Category Archives: politics

On copyright infringement and “theft”

Yesterday I went to an open discussion about SOPA with Jason Altmire, who represents my district. He came out against SOPA at the end of the event. But one thing that bugged me was that just about everyone used “theft” as a synonym for copyright infringement. And this “theft” by rogue websites in China and southeast Asia, everyone supposedly agrees, is a serious problem, even if SOPA isn’t the right answer.

Consider a typical case where somebody downloads a Hollywood movie to watch, without paying for it. Taking this movie wasn’t authorized by the copyright holders. But the copyright holders still own it. They still have all their copies, and they are still free to make more. They can distribute and license it as they wish. They can make sequels and spin-offs and t-shirts and bobble-heads.

What would you call that? I would call it copyright infringement, but I wouldn’t call it theft.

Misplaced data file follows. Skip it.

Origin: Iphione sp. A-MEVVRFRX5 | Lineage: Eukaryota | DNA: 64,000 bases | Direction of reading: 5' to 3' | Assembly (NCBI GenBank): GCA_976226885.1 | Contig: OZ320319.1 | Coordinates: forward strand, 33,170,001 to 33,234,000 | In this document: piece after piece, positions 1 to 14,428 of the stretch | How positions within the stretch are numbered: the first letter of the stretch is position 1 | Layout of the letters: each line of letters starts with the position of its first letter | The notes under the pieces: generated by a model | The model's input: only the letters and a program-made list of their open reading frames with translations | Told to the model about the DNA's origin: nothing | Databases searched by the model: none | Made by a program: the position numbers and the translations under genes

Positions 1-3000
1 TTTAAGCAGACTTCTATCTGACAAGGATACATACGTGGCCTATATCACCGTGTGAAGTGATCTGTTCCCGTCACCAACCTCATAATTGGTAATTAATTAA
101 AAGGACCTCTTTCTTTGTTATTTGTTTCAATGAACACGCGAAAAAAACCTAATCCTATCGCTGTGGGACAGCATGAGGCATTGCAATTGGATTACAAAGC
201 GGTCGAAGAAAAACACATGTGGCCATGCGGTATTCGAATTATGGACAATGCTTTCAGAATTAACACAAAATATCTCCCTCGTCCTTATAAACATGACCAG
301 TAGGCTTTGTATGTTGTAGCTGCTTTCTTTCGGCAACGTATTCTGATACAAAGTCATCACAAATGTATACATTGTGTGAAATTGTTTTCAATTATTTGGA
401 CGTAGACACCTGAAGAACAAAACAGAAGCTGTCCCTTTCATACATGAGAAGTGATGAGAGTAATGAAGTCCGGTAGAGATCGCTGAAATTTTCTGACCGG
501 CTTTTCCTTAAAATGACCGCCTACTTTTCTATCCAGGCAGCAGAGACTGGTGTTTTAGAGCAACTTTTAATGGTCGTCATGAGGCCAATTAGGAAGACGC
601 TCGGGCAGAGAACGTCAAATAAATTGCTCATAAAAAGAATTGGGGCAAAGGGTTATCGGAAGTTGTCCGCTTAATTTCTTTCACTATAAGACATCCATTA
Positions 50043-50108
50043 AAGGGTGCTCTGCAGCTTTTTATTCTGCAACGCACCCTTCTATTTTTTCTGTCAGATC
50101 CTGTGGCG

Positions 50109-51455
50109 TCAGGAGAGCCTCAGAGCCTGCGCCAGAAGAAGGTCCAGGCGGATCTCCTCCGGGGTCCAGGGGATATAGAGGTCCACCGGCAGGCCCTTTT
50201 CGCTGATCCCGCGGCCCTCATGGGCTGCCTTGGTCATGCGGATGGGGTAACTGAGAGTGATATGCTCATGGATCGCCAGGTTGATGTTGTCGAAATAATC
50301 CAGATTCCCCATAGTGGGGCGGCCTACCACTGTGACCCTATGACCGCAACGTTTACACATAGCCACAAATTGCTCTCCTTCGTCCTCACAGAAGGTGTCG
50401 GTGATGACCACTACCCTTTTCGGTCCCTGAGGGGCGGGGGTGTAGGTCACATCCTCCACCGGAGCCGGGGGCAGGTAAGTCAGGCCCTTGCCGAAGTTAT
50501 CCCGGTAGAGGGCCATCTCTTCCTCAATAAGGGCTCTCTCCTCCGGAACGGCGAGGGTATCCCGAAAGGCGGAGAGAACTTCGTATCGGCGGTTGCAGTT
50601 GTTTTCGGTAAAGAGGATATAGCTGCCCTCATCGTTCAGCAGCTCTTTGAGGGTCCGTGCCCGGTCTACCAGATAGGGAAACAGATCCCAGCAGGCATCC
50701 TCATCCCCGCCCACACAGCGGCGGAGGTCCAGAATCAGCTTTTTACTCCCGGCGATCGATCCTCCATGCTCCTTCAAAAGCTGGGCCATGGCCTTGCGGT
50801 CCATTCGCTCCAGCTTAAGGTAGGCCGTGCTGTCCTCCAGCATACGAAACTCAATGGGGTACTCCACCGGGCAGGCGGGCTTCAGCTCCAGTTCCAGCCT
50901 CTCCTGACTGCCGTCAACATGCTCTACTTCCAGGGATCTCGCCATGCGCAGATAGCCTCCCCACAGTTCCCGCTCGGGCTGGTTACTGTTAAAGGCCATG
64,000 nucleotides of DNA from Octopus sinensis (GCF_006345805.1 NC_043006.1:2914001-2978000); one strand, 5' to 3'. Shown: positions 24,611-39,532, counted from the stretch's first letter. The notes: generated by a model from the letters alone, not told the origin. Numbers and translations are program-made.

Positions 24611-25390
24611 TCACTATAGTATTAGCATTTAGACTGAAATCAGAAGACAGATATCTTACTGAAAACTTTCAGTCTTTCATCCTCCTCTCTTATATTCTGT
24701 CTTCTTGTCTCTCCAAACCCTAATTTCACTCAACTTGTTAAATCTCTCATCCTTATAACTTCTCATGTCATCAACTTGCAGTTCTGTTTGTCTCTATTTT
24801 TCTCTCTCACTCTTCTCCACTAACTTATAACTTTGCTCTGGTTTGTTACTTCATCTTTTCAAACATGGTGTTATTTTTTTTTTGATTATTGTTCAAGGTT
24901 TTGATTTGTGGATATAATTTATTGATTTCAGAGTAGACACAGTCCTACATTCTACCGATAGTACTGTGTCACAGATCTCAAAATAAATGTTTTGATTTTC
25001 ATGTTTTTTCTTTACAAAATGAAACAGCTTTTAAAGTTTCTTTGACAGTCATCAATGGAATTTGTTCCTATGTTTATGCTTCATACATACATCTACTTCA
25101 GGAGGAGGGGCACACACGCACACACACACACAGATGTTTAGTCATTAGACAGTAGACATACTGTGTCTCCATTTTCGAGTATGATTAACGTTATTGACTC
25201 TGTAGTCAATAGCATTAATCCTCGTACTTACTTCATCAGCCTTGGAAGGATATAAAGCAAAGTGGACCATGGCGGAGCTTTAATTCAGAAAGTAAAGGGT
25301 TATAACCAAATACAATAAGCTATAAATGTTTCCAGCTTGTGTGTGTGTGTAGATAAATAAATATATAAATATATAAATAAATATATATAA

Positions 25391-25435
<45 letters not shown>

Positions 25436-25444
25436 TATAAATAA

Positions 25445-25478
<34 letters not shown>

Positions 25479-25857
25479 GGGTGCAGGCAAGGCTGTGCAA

Now imagine a different scenario. A work you have is taken from you. And once it’s been taken, you can no longer make copies. In fact, you have to get rid of all the copies you have. When it was yours, you could make copies, send them to your friends, make derivatives, use it as a jumping off point for new works. You could do with it as you pleased. Now, you can’t do any of that without the permission of the person who took it from you.

Would you call that theft?

I would call it Golan v. Holder. Wikimedians are having to get rid of thousands of public domain works from Wikipedia and Wikimedia Commons that used to be public domain in the U.S.—used to belong to the public, to use and copy and build from—which were put back into copyright by Congress. And the Supreme Court just decided that in fact, that’s just fine.